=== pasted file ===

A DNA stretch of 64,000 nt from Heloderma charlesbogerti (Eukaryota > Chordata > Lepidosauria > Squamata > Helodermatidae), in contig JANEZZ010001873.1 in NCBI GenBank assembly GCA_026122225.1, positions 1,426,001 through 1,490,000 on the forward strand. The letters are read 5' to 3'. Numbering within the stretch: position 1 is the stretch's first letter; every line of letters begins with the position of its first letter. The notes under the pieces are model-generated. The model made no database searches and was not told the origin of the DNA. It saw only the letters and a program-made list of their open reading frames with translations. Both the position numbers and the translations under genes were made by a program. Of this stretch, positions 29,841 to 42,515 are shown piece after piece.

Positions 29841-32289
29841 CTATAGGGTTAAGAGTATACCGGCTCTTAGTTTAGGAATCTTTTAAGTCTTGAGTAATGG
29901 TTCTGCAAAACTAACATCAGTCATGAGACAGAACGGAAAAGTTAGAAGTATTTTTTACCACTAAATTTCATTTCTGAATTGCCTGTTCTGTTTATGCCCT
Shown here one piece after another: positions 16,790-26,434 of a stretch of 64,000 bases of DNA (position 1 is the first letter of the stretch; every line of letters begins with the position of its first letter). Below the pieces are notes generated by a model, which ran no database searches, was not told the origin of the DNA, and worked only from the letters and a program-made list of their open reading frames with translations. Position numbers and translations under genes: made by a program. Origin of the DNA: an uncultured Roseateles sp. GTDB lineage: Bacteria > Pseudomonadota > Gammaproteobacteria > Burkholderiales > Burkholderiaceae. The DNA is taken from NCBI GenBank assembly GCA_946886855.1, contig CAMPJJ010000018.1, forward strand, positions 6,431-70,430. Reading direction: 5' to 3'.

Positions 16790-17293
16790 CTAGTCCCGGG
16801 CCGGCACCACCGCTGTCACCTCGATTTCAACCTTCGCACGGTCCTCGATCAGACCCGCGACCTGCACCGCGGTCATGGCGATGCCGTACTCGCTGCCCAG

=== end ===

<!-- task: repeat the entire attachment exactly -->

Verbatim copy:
A DNA stretch of 64,000 nt from Heloderma charlesbogerti (Eukaryota > Chordata > Lepidosauria > Squamata > Helodermatidae), in contig JANEZZ010001873.1 in NCBI GenBank assembly GCA_026122225.1, positions 1,426,001 through 1,490,000 on the forward strand. The letters are read 5' to 3'. Numbering within the stretch: position 1 is the stretch's first letter; every line of letters begins with the position of its first letter. The notes under the pieces are model-generated. The model made no database searches and was not told the origin of the DNA. It saw only the letters and a program-made list of their open reading frames with translations. Both the position numbers and the translations under genes were made by a program. Of this stretch, positions 29,841 to 42,515 are shown piece after piece.

Positions 29841-32289
29841 CTATAGGGTTAAGAGTATACCGGCTCTTAGTTTAGGAATCTTTTAAGTCTTGAGTAATGG
29901 TTCTGCAAAACTAACATCAGTCATGAGACAGAACGGAAAAGTTAGAAGTATTTTTTACCACTAAATTTCATTTCTGAATTGCCTGTTCTGTTTATGCCCT
Shown here one piece after another: positions 16,790-26,434 of a stretch of 64,000 bases of DNA (position 1 is the first letter of the stretch; every line of letters begins with the position of its first letter). Below the pieces are notes generated by a model, which ran no database searches, was not told the origin of the DNA, and worked only from the letters and a program-made list of their open reading frames with translations. Position numbers and translations under genes: made by a program. Origin of the DNA: an uncultured Roseateles sp. GTDB lineage: Bacteria > Pseudomonadota > Gammaproteobacteria > Burkholderiales > Burkholderiaceae. The DNA is taken from NCBI GenBank assembly GCA_946886855.1, contig CAMPJJ010000018.1, forward strand, positions 6,431-70,430. Reading direction: 5' to 3'.

Positions 16790-17293
16790 CTAGTCCCGGG
16801 CCGGCACCACCGCTGTCACCTCGATTTCAACCTTCGCACGGTCCTCGATCAGACCCGCGACCTGCACCGCGGTCATGGCGATGCCGTACTCGCTGCCCAG